Intellectual mercantilism and franchise equity: A critical study of the ecological political economy of international payments for ecosystem services

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20 Citas (Scopus)

Resumen

This text addresses the ecological political economy of international payment for ecosystem services (IPES). Taking the United Nations Collaborative Programme on Reducing Emissions from Deforestation and Forest Degradation in Developing Countries (REDD) as a case in point, it asks: in what ways may IPES schemes impinge upon the political and economic autonomy of local and indigenous peoples in tropical countries? It is argued that PES schemes like REDD should be assessed not only with respect to questions of distributional equity (does everyone have enough pie?) but also with respect to franchise equity (does everyone want pie?) and that failure to take questions of franchise equity into account in IPES schemes reflects a form or intellectual mercantilism, where wealth transfers from new economies to old ones are achieved by redefining existing locally available resources as internationally tradable speculative commodities. This proposition is considered through exploration of two illustrative cases - the REDD+ Social and Environmental Standards (REDD. + SES) and the Yasuní-ITT initiative - and through normative political theory recommendations building on Dryzek and Stevenson's discussion of deliberative systems, regarding how it might be possible to ensure franchise equity within REDD+ in particular and within global environmental governance, more generally.

Idioma originalEnglish (US)
Páginas (desde-hasta)137-146
Número de páginas10
PublicaciónEcological Economics
Volumen102
DOI
EstadoPublished - jun 1 2014

All Science Journal Classification (ASJC) codes

  • Environmental Science(all)
  • Economics and Econometrics

Citar esto

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abstract = "This text addresses the ecological political economy of international payment for ecosystem services (IPES). Taking the United Nations Collaborative Programme on Reducing Emissions from Deforestation and Forest Degradation in Developing Countries (REDD) as a case in point, it asks: in what ways may IPES schemes impinge upon the political and economic autonomy of local and indigenous peoples in tropical countries? It is argued that PES schemes like REDD should be assessed not only with respect to questions of distributional equity (does everyone have enough pie?) but also with respect to franchise equity (does everyone want pie?) and that failure to take questions of franchise equity into account in IPES schemes reflects a form or intellectual mercantilism, where wealth transfers from new economies to old ones are achieved by redefining existing locally available resources as internationally tradable speculative commodities. This proposition is considered through exploration of two illustrative cases - the REDD+ Social and Environmental Standards (REDD. + SES) and the Yasun{\'i}-ITT initiative - and through normative political theory recommendations building on Dryzek and Stevenson's discussion of deliberative systems, regarding how it might be possible to ensure franchise equity within REDD+ in particular and within global environmental governance, more generally.",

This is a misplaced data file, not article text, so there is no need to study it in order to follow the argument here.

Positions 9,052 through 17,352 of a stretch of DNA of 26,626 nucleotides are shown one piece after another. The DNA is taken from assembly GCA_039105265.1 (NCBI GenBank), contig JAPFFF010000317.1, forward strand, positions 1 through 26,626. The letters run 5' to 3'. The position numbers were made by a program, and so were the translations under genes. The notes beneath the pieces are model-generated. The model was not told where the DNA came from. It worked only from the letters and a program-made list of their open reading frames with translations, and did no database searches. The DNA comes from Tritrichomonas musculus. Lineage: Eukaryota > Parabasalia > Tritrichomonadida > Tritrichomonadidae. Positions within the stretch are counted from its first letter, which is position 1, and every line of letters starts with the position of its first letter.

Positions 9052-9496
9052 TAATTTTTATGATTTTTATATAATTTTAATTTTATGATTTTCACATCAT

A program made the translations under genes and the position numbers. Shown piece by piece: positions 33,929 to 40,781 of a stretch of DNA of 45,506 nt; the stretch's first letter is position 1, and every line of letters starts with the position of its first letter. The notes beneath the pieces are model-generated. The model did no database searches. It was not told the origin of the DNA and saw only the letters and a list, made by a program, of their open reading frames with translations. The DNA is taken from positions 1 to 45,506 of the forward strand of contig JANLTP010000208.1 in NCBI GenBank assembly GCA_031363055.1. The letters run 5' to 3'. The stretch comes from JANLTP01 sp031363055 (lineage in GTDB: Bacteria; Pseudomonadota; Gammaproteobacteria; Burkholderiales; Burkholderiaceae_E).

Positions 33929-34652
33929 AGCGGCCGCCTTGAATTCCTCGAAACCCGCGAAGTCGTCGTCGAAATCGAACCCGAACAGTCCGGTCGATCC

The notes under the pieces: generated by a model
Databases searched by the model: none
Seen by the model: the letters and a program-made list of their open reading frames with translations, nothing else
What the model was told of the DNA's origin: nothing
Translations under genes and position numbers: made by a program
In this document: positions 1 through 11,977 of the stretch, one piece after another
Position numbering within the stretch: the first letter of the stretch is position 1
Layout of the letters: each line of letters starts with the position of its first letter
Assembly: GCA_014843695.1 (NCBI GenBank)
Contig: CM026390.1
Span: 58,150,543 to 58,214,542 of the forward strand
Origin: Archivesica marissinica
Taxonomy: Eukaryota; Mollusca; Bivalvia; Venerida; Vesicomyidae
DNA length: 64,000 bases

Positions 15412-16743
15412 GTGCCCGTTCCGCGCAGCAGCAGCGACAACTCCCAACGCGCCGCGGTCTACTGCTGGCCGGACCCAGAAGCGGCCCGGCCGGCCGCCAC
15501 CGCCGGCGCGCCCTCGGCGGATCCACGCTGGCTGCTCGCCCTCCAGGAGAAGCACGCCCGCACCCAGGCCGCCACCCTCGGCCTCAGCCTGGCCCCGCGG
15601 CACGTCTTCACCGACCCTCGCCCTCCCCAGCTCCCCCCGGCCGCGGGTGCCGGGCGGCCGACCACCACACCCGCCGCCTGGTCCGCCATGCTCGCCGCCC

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AB - This text addresses the ecological political economy of international payment for ecosystem services (IPES). Taking the United Nations Collaborative Programme on Reducing Emissions from Deforestation and Forest Degradation in Developing Countries (REDD) as a case in point, it asks: in what ways may IPES schemes impinge upon the political and economic autonomy of local and indigenous peoples in tropical countries? It is argued that PES schemes like REDD should be assessed not only with respect to questions of distributional equity (does everyone have enough pie?) but also with respect to franchise equity (does everyone want pie?) and that failure to take questions of franchise equity into account in IPES schemes reflects a form or intellectual mercantilism, where wealth transfers from new economies to old ones are achieved by redefining existing locally available resources as internationally tradable speculative commodities. This proposition is considered through exploration of two illustrative cases - the REDD+ Social and Environmental Standards (REDD. + SES) and the Yasuní-ITT initiative - and through normative political theory recommendations building on Dryzek and Stevenson's discussion of deliberative systems, regarding how it might be possible to ensure franchise equity within REDD+ in particular and within global environmental governance, more generally.

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